By Sermoncentral on Mar 19, 2015
A tongue-in-cheek commentary on a popular preaching style. Have you ever used it? How'd it work for you?
A lot of bloggers and ministers like using negative 10-point lists as the basis for blog posts and sermons.
Some that I’ve run across include:
"10 Reasons Your Church Isn’t Growing"
"10 Practices Healthy Pastors Need to Avoid"
"10 Habits of Highly Ineffective People"
"10 Attitudes that Will Ruin Your Marriage"
"10 Ways to Raise a Boy You Wouldn’t Want Your Daughter to Date"
There’s nothing inherently wrong with writing or speaking that way, but I’ve never been a fan of it.
Here are my 10 reasons why:
1. It’s easy to say what's wrong with something without offering solutions.
2. The inside-out logic can be hard to follow.
(So you want me to do that or you don’t want me to do that?)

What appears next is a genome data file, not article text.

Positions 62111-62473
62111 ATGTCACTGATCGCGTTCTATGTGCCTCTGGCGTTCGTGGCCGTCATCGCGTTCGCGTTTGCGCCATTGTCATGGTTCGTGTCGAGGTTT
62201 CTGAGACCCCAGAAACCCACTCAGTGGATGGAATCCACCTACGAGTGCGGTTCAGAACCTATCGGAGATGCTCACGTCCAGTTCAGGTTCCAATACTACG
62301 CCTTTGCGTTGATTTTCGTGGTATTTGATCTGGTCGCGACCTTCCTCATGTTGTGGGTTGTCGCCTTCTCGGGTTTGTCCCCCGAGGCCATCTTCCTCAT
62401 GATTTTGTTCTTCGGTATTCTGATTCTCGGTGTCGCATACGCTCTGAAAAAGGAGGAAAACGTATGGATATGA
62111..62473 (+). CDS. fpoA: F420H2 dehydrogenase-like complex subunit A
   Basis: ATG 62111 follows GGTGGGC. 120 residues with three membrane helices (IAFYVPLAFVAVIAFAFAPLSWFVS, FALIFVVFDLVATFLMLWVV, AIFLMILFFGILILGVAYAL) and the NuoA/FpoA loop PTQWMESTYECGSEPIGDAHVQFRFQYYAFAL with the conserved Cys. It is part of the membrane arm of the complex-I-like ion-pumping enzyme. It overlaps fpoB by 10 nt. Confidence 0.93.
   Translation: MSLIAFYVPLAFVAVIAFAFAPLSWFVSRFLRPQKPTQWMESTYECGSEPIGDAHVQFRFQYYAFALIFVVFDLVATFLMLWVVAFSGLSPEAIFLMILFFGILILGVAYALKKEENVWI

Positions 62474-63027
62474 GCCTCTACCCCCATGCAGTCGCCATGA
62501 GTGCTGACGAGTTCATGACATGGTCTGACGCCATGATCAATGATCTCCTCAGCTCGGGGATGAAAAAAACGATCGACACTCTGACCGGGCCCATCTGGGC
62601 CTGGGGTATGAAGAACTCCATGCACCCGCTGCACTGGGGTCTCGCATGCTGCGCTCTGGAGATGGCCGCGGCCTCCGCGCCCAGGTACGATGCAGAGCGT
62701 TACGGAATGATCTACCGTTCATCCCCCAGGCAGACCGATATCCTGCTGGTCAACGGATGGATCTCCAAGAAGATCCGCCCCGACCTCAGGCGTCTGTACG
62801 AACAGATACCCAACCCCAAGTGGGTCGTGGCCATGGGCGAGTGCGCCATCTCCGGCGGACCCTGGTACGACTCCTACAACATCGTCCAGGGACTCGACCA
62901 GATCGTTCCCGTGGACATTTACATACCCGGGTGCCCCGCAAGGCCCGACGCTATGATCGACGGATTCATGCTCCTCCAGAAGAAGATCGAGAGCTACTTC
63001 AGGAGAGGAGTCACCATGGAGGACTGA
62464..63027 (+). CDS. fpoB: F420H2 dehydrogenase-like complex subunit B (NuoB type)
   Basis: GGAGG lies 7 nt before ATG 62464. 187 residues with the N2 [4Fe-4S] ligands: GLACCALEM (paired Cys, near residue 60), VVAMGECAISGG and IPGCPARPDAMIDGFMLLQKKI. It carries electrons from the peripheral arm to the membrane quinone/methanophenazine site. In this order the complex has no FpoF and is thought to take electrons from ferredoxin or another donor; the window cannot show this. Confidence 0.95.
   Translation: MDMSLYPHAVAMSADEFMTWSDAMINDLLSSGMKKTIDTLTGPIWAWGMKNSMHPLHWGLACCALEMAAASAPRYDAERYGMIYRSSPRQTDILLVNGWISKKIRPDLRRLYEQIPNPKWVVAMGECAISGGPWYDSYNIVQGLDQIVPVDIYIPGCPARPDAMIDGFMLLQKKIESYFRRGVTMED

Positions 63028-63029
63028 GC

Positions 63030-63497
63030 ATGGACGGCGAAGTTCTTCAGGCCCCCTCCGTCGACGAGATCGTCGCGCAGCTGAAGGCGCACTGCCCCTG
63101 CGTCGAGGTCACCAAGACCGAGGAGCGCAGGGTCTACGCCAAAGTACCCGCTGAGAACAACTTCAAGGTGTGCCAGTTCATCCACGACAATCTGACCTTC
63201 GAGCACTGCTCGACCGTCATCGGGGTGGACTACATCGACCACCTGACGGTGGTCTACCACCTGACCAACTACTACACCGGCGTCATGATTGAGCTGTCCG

3. Lists can hide lazy writing.
(Not that I’d ever…)
4. Negative posts trigger negative responses.
5. They can be more discouraging than motivating.
6. I prefer knowing what to do rather than what not to do.
7. I get enough criticism; why should I sign up for more?
8. Some people are sarcasm-impaired.
(For an example, check out the smartly-written, tongue-in-cheek, "3 Reasons Why Rick Warren Is a Heretic," by Stephen J. Bedard, then scroll through his comment section. The sarcasm-impaired comments on Facebook were even worse. Ugh.)
9. Most people only read the 10 bullet points.
(But you wouldn’t do that, would you?)
10. The last point is usually filler.
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